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Adrian, a spy for the King, sees a nobleman murder a servant. His desire for truth is pitted against the dangers of a high-stakes political game. When his friend Draken insists on pursuing justice, Adrian must protect those he cares about as the political games of powerful men alter the lives of everyone around him.

Wednesday, August 19, 2015

A Shape Shifter Gaffe: John’s Pet Peeves Number 1

Not that this is my biggest pet peeve, it’s just the first one I decided to write about. J

Have you ever read an urban fantasy story or some other sort of fiction where people shape shift into animals? Have you ever read about knees reversing direction as the person became an animal? Have you been tempted to write that into one of your stories?

For the love of biology, do not do this! It makes me want to throw the book, and if you read a little farther, it might get the same reaction from you in the future. This is because I like to share.

Do a couple of web searches. First, find an animal skeleton with the bones labelled. It can be a dog, cat, horse, wolf, whatever. Now do a search for a human skeleton, also with the bones labelled. Now, note that many of the same bones show up in both places. Do you see that bendy part that looks like a backwards knee on the rear leg of a dog or cat? That would be a heel.

If you look at the knee on the rear legs, you can see that most animals have a patella, or knee cap. The knees face forward. FORWARD!

Now that you’ve looked up and seen the differences, don’t assume four legged animals are all the same. It gets even more interesting if you look at the front leg of a horse. The equivalent of the elbow is actually up quite high where the humerus ends, and the entire lower half of the leg, what you would think of as everything below the forward-facing knee, is made up of metacarpals, or what for you and me are wrist and hand bones. It makes a little more sense if you think of the hoof as a fingernail.

Granted, a writer who is making up fantasy for entertainment purposes should not be forcibly held to rigorous scientific standards. Hard science fiction is a category of story that tries to get the fiddly scientific bits right as much as the story allows. Hard fantasy isn’t a category at all. I suspect there is a reason for this. I’ve enjoyed some stories that got their biology so horribly wrong that I suspect they never took a class, never cracked a book, never did a web search on the subject, and probably had no pets.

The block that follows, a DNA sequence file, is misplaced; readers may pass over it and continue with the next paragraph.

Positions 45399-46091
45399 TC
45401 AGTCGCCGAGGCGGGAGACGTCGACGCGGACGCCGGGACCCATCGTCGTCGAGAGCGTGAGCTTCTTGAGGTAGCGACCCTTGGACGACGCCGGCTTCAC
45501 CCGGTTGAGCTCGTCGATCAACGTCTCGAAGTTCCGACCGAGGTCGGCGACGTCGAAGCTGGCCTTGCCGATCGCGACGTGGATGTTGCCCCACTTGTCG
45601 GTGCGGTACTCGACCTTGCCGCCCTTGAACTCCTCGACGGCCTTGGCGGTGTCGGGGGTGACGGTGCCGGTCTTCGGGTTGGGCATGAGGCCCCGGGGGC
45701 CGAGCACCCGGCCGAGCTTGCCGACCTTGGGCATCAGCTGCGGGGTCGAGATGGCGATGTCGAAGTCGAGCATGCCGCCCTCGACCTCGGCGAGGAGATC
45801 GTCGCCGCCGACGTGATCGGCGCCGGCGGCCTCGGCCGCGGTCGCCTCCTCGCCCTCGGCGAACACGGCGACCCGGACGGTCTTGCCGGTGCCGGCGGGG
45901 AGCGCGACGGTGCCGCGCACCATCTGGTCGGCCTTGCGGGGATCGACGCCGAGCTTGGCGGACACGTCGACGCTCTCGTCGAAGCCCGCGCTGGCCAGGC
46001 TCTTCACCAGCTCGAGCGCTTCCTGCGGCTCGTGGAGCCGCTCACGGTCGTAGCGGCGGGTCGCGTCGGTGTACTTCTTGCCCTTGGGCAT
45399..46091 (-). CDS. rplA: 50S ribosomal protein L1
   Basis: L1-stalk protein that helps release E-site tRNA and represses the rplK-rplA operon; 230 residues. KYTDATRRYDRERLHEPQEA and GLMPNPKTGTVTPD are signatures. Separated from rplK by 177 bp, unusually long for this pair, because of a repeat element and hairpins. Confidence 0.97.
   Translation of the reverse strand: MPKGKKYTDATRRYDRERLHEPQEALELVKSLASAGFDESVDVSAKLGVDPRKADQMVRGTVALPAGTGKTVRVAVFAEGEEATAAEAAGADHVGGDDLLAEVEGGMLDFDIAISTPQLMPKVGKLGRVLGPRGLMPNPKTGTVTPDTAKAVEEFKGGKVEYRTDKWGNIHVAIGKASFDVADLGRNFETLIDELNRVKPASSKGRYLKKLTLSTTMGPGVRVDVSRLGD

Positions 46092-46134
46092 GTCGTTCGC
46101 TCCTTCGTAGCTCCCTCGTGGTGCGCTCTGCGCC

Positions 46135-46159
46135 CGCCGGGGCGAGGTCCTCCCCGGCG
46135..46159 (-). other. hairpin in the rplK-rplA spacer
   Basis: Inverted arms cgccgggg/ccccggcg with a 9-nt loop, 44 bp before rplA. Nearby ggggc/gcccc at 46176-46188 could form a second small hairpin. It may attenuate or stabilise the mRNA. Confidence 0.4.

Still, I can’t help but think how much better a story would be if the paws were not so faux, since illogical biology can rip a reader right out of the story just as much as any other writing blunder if the reader has a little knowledge in the area where an author has skimped.

I feel better for having shared. How about you? Do you have a pet peeve that you want to share?

Saturday, August 15, 2015

DragonComet short story contest

I'm sure anyone with a significant number of stories sold will likely read this and think, "noob." :) Veterans probably don't go "squee" when they receive a little bit of recognition. I just found that a story of mine has been selected as a finalist for the DragonComet short story contest, with final winners announced at next year's LTUE conference.

I doubt you've heard about this contest unless you're a regular attendee at LTUE, a writer-centric conference held each February in Provo, Utah. It's not a big name contest. My world won't likely change much based on being a finalist. The upside is that becoming a finalist (and possible winner) puts a new paving stone in the path.

I've read quite a bit recently about how short stories are a good way to break into writing. They give you contacts, references, and in general ease your way along in the market. Not to say it's ever easy; just that it can be less difficult.

This has proven true with me. In the past year and a bit I've attended a steampunk convention (twice), Salt Lake Comic Con, CONDuit, and LTUE, have had my short story "Revolutionary" published in the anthology Steel & Bone based on another writing contest, and have made a lot of new friends. Some of those friends and acquaintances are writers, editors, agents, small press publishers, or (like myself) have recently started to take writing more seriously.

So if you're wondering whether to jump in and start writing, or if you're wondering what to do with your writing, or better yet if you MUST write and you figure you might as well make something of it, there are lots of contests out there to get you started, and many are free to enter. Good luck to you as you plow through the learning curve, no matter where on that curve you are right now.